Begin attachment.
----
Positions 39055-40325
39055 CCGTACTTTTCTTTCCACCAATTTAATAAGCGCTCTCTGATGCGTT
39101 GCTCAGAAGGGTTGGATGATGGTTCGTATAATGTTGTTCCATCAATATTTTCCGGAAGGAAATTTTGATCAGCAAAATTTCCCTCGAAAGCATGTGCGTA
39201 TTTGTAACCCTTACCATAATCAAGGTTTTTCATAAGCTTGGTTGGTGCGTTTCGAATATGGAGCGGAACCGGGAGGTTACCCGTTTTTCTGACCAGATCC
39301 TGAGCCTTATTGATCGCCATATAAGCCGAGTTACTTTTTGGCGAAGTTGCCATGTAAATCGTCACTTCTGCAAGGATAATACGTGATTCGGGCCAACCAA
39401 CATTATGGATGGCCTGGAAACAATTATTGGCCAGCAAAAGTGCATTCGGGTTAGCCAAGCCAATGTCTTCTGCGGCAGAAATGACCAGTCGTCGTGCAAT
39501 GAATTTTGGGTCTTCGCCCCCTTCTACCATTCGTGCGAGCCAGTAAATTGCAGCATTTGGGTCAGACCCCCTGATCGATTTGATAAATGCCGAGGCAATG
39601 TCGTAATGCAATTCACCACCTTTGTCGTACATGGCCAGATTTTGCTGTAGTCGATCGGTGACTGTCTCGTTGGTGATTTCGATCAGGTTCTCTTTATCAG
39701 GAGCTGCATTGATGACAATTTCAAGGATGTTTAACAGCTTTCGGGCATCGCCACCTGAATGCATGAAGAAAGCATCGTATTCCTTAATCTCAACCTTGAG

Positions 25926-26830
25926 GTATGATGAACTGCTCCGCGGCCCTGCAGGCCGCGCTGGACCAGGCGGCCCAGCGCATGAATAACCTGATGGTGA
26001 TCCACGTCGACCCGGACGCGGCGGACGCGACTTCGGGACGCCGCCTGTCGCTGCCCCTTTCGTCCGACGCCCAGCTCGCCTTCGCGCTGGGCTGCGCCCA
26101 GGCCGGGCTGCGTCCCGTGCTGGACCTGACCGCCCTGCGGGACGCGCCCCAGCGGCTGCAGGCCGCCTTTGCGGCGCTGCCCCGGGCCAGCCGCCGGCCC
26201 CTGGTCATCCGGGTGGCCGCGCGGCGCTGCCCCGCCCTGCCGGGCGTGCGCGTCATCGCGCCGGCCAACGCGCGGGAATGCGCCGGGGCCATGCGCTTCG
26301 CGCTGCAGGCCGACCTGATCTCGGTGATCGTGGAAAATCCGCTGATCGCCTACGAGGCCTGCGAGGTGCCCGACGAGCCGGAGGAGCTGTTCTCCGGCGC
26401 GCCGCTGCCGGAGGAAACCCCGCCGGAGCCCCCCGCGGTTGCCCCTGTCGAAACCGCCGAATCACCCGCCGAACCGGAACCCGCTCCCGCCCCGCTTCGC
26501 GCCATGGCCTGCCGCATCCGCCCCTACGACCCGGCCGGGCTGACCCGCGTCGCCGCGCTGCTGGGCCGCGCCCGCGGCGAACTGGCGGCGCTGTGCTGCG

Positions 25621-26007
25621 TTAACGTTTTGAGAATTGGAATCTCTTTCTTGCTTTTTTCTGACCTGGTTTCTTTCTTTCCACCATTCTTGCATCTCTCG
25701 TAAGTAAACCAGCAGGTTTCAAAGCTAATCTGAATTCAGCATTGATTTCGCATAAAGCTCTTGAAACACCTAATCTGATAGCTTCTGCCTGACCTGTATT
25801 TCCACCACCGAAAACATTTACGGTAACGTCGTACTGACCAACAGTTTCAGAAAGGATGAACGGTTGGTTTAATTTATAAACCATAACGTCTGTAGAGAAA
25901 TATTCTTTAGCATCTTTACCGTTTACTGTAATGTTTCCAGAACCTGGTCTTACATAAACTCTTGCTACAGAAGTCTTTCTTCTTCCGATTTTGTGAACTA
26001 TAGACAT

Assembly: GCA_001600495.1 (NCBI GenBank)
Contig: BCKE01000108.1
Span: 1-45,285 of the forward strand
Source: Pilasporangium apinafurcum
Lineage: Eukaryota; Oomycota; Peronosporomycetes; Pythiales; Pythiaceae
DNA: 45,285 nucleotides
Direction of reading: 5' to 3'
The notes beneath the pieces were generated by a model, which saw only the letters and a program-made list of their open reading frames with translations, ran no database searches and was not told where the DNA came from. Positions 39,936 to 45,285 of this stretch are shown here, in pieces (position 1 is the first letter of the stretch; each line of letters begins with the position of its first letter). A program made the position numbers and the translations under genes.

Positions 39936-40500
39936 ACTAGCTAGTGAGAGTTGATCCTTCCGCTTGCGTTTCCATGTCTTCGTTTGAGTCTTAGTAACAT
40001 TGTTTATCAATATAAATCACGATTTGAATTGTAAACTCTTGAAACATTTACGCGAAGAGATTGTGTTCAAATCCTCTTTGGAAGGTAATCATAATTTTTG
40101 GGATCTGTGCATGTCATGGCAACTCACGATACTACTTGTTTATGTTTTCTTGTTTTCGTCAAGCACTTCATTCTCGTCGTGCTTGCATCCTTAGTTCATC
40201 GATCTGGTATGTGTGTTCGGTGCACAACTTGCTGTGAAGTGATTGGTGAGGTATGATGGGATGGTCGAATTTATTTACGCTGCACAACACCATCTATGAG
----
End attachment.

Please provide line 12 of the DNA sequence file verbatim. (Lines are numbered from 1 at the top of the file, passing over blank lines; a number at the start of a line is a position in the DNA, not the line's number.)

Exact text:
26001 TCCACGTCGACCCGGACGCGGCGGACGCGACTTCGGGACGCCGCCTGTCGCTGCCCCTTTCGTCCGACGCCCAGCTCGCCTTCGCGCTGGGCTGCGCCCA